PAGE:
The first sign-in is done by tapping the user's HackGT NFC card.
Precycle's home page, complete with a leaderboard to show high scores. This screenshot highlights the leveling and exp systems.
The home page also contains a "personal stats" breakdown by type of item.
Main menu items.
Prompt to scan the NFC tag.
A correctly classified item after being processed by the server.
The hardware kiosk, complete with a mockup of four different bins.
The internals of the hardware kiosk.
An example of the categorizing features of the chatbot.
An example of the bug reporting system built into the chatbot.
Each year, Americans generate nearly 150 million tons of recyclable waste - and yet less than half of it is correctly recycled. Today, it is imperative that we take every effort to reverse the effects of pollution and global warming in order to build the future that we want.
Precycle is a step towards that future. By arming consumers with on-the-fly information to combat recycling-uncertainty and using social incentives to motivate recycling at home, in stores, and outside, we aim to improve the recycling situation across the board and bring humanity, in the US and abroad, closer towards carbon neutrality.
What it does
Precycle has two components working in tandem: a low-cost IOT-enabled recycling information kiosk and a points-based gamification system designed to bring out a social motivation behind recycling.
The kiosk is a simple internet-connected device located at disposal stations. Users can tap their phones against an NFC tag to open the app, which will then prompt them to take a picture of an item to dispose. Using AI-powered computer vision, the app will then be able to classify the item as belonging to one of several recycling categories, including plastic, aluminum, and compost, and notify the user through an LED system attached to the kiosk.
Recycling or composting items will give the user additional points, which they can use to level up in-app. Users can share their levels and stats on social media. In addition, a leaderboard tracks who has made the biggest impact on the worldwide climate.
How we built it
The main Android application is written in Java. It combines seamless networking technology from Square with handcrafted custom views and animations to present a smooth, compelling UI/UX with a consistent app-wide theme.
The app communicates with an python-based server running on the Azure platform. It takes advantage of containerized deployment to allow for a reliable development configuration. In addition, it uses Google's cloud-based transfer learning service to train an efficient, accurate deep neural network for machine vision image classification.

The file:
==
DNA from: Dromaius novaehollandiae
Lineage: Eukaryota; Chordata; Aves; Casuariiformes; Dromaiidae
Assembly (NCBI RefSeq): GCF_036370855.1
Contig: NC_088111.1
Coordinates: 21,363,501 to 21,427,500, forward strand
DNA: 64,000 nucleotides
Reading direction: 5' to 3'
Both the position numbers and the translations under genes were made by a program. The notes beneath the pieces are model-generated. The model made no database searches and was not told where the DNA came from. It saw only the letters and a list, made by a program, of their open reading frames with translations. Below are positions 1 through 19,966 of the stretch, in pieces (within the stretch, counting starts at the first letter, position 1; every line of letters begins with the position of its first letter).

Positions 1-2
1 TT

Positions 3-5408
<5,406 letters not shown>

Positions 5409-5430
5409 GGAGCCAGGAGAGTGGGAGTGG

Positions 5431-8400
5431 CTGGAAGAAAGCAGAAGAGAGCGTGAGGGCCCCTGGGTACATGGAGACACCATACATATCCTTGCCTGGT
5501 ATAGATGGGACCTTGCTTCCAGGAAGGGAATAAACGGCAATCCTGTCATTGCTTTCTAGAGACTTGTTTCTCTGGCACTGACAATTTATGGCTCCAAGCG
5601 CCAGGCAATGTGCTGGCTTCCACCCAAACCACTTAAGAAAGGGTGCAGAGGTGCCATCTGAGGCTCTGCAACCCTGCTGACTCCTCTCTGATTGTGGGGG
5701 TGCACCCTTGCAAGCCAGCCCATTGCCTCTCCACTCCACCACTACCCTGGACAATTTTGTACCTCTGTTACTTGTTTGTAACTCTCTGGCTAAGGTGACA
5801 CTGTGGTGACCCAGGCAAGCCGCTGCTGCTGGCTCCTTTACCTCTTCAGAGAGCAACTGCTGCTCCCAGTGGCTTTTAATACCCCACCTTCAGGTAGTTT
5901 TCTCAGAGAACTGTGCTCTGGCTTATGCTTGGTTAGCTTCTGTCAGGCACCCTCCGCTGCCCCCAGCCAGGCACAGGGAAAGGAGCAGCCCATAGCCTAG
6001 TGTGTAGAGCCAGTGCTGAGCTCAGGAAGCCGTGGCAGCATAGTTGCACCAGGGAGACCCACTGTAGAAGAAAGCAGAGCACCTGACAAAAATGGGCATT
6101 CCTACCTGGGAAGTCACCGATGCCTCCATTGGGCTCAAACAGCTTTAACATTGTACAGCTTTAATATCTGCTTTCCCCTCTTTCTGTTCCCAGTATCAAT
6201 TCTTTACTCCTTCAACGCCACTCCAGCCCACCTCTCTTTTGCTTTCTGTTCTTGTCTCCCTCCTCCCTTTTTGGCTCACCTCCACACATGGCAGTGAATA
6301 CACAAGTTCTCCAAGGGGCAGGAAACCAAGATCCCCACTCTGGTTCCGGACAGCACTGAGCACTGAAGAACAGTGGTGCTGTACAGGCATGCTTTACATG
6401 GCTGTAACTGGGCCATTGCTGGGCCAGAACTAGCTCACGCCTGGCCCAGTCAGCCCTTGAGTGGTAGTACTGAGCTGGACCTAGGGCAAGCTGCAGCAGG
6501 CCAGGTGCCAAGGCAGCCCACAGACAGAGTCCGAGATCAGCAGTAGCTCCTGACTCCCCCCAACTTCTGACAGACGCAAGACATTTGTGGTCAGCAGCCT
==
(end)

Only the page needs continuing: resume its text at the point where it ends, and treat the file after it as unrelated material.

The kiosk uses a Raspberry Pi running Linux as well as a passive NFC tag. A program on the kiosk, written in Python, polls the server for data about which indicator light to display.
Challenges we ran into
Getting the Raspberry Pi to properly connect to the school's WiFi was difficult, to say the least, and required quite a bit of finagling to get right. To start, the Pi did not have a static IP address and did not self-assign mDNS addresses - so we weren't able to connect to it through a standard Ethernet interface. Instead, we had to connect it to an external monitor. With enough pleading, we were able to convince the event organizers to let us use the projector for just a few minutes. Sadly, we also did not have access to an external keyboard - only a mouse.
This begins a long chain of shenanigans that I can only really qualify as one of the most beautifully horrifying hacks I have ever had the privilege to be a part of. We used the mouse to copy individual characters from the system UI and paste them into the terminal one by one to slowly build up a command to display the Pi's MAC address. This allowed us to use the school network to register the device, allowing it to connect to the WiFi. We could then display its IP address and SSH into the device directly, from where we were able to properly operate the system. In conclusion, reverse SSH tunnels are a life saver, and sometimes the best course of action is just to turn it off and on again.
Accomplishments that we're proud of
We are incredibly proud that we managed to create a working, somewhat polished concept. Although it certainly has room for additional features and improvements, we were able to integrate platforms from many disparate areas - web, mobile, internet of things, machine learning, and social - into a cohesive, well-defined product.
What we learned
This project proved that even relatively simple hardware can tie together a project into a more complete and satisfying user experience.
We also learned firsthand about the value of social incentives: the ability for users to compare amongst themselves can promote friendly competition and increase the potential as a whole for the project to fulfill its mission.
What's next for Precycle
In the future, we hope to partner with commercial and environmental organizations to further promote our mission. We are also looking to improve the functionality of our core product by using larger training datasets to generate even more accurate models with the ability to scan several items within a single frame and tell the user where to put each one. We would also be interested in the expansion of our gamification experience to include more detailed statistics and achievements - and we would love to broaden our targeted user base by including iOS users in our target demographic.